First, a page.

2006 Disznókö Tokaji Aszu, 4 Puttonyos

Much like Billy Joel, we were quite content with a bottle of white and a bottle of red for our meal (even though it wasn’t an Italian restaurant) as not everyone was drinking. However, with the meat fruit I sort of made people have a glass of this above Tokaji. Good thing too, because it was pretty remarkable. It was elegant and had a lingering clean finish that kept it from being anywhere in the vicinity of cloying, and it paired remarkably well with the meat fruit. Highly recommended.

RICE & FLESH (c. 1390): Saffron, Calf Tail & Red Wine (Extra Course)

I had really wanted to try Heston’s version of Risotto Milanese, which at Dinner dons a rather more evocative moniker. The table was split on this one. While the rice was perfectly al dente and the calf tail was gorgeously rich, the dish did have a very strong zing of acidity to it – I would assume from the saffron – and while I didn’t find it off-putting, some did. I thought the garnishing of red amaranth was a nice touch. I will refrain from scoring the dish as everyone just had a spoonful or too and it wasn’t mine alone.

SALAMUGUNDY (c. 1720): Roast Quail, Marrowbone & Horseradish

This dish seems to have gotten a bad rap from many people who have been to the restaurant and reviewed or commented on it. I am happy to be contrarian here as everyone at our table – including me – thought it was pretty excellent. Maybe it was because ours had quail, and I think that the version most people have had contains chicken oysters instead. The quail’s breast was very nicely cooked and went well with the little wobbly discs of bone marrow and the roasted vegetables. The dish was bound together by a horseradish fluid gel, which was made from milk that had been infused with horseradish and then thickened. Some people have commented about the (lack of) quality of the salad leaves, but they seemed perfectly acceptable to me on this occasion. The plating, as with the first course, did seem a little haphazard, but I guess this was purposeful. 8/10.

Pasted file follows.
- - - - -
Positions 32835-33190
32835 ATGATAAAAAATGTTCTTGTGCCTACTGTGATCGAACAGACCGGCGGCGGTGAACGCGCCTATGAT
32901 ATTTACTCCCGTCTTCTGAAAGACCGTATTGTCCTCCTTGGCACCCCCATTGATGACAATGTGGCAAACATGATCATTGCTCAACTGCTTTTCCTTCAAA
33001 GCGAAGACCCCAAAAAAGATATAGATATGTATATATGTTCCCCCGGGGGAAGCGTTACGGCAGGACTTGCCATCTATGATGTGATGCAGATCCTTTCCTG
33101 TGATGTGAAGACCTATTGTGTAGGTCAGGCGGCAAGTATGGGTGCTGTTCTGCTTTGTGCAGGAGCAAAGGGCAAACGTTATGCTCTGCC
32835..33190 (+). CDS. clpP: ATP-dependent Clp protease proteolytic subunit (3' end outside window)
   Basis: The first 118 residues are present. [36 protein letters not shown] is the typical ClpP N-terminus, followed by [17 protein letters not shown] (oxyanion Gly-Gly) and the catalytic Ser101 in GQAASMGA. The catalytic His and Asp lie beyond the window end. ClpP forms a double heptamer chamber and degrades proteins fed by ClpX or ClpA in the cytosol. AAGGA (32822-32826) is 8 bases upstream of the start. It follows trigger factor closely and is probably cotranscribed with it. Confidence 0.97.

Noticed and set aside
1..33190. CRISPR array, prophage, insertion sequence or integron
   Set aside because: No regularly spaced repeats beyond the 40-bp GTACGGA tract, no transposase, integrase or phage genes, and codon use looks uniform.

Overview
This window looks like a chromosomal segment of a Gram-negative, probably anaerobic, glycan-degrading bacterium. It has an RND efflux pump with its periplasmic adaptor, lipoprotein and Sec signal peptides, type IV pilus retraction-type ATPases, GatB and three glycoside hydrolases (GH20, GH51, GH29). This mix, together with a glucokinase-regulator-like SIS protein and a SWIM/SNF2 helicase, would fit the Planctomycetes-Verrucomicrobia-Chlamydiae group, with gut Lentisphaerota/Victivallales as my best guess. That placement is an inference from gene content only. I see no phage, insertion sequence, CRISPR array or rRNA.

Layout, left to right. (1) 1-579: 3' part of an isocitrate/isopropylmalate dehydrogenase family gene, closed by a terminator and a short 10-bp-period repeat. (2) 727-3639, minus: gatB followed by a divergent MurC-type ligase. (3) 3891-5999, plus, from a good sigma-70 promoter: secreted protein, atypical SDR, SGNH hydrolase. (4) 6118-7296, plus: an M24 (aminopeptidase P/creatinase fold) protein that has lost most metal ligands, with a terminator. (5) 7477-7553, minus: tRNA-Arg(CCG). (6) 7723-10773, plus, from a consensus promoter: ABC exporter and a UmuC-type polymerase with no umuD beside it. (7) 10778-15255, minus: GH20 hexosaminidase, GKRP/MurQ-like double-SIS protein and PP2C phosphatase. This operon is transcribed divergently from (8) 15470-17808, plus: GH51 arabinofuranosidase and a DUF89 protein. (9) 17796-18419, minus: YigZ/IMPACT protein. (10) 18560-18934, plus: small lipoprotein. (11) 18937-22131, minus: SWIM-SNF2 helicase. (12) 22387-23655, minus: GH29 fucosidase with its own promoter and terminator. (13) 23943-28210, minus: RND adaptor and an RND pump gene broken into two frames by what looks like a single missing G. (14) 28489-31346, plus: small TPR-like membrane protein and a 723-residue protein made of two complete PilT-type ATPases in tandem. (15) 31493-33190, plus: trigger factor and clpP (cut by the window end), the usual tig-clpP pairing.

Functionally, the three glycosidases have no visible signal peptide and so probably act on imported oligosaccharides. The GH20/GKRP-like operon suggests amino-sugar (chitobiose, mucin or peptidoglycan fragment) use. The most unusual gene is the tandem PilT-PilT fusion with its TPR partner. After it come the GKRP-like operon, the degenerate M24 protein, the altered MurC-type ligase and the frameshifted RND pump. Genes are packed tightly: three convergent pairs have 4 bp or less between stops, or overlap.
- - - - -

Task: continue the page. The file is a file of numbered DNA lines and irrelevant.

ROAST TURBOT (c. 1830): Cockle Ketchup & Leaf Chicory

There were lots of varieties of ketchups swimming around before Mr. Heinz reared his head (there is cockle, cucumber and mushroom ketchup on Dinner’s menu alone), and this was the historical element in the turbot dish. Besides the fish, there were baby chicory leaves which were quite bitter and some cockle ketchup which was meant to offset the astringency; the ketchup was made from thickened mussel stock, combined with fresh cockles, capers, gherkins, pickled lemons, pickled shallots, herbs and a tiny bit of tartar. Unfortunately, I don’t think anyone enjoyed the flavors of this dish too much, although the turbot was skilfully cooked. A persistent taste of the sea, which was not particularly pleasant to me, seemed to overwhelm everything else on the plate. Possibly someone else’s cup of ‘t’, but not mine sadly. 5/10.

BLACK FOOT PORK CHOP (C. 1860): Pointy Cabbage & Robert Sauce